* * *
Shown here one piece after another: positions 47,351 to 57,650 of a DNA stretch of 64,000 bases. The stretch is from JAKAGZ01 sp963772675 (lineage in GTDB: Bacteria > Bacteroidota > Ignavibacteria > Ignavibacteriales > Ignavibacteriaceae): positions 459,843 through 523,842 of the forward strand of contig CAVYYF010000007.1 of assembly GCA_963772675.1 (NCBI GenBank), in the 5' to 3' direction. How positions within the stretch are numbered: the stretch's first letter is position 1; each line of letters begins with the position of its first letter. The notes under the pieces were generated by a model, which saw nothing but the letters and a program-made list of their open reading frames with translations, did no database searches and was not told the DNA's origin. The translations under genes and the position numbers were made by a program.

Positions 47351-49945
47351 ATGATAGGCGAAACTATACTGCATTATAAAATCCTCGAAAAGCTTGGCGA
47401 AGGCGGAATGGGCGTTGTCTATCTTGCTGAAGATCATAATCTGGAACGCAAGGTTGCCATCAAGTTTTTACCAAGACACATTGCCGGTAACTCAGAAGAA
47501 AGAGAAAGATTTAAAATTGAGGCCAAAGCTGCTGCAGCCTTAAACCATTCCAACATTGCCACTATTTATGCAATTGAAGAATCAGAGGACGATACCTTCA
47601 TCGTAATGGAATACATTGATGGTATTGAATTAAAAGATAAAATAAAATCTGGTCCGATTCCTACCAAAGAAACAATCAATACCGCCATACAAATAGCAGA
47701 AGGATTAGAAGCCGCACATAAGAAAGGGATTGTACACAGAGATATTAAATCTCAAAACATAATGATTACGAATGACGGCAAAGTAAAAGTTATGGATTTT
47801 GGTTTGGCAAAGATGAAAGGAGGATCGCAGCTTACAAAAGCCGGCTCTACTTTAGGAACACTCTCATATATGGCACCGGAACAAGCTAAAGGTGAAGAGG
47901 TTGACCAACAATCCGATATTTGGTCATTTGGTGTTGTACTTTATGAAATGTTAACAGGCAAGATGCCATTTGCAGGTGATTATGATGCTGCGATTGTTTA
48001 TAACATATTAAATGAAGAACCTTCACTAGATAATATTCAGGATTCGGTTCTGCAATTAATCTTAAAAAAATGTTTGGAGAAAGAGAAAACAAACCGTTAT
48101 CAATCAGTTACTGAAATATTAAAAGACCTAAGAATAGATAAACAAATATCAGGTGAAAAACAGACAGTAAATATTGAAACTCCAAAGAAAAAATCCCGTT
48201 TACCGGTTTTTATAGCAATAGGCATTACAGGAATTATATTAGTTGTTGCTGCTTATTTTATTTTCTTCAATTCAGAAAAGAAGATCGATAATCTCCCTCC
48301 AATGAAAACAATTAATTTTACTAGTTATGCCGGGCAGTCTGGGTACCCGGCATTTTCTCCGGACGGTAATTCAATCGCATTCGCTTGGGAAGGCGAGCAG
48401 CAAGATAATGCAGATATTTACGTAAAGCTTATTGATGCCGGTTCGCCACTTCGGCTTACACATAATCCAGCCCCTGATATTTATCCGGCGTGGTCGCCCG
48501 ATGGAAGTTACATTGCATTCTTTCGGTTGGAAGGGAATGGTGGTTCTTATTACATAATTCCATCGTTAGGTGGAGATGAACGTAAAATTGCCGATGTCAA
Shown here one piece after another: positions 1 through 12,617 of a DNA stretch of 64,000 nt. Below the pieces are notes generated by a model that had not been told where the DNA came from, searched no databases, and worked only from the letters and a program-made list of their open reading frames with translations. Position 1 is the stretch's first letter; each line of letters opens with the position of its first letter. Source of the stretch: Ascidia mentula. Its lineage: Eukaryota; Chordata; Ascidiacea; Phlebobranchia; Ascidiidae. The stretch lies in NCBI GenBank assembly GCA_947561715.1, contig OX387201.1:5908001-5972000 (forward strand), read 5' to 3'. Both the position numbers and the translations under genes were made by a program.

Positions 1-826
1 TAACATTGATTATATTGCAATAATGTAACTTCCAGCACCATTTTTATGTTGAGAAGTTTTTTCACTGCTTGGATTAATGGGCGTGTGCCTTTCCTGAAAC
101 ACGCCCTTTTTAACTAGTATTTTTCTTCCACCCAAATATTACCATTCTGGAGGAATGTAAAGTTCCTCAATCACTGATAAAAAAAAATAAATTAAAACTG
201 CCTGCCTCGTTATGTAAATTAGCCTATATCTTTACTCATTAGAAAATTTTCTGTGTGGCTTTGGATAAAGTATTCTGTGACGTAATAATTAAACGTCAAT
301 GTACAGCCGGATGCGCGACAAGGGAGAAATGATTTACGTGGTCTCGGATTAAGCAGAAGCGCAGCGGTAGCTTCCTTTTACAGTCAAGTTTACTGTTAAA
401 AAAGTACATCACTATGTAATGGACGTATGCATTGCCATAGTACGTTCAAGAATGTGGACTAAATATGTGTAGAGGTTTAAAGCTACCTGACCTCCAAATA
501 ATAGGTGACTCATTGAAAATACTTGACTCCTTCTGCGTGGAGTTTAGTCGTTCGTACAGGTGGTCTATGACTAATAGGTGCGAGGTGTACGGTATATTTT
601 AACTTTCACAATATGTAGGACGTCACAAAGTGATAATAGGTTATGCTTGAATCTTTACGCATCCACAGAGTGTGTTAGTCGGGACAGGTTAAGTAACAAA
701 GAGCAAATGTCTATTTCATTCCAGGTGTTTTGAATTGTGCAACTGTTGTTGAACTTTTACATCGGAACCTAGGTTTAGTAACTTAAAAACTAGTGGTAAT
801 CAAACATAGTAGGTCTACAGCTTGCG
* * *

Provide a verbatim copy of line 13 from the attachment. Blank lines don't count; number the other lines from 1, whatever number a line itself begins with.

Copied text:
48301 AATGAAAACAATTAATTTTACTAGTTATGCCGGGCAGTCTGGGTACCCGGCATTTTCTCCGGACGGTAATTCAATCGCATTCGCTTGGGAAGGCGAGCAG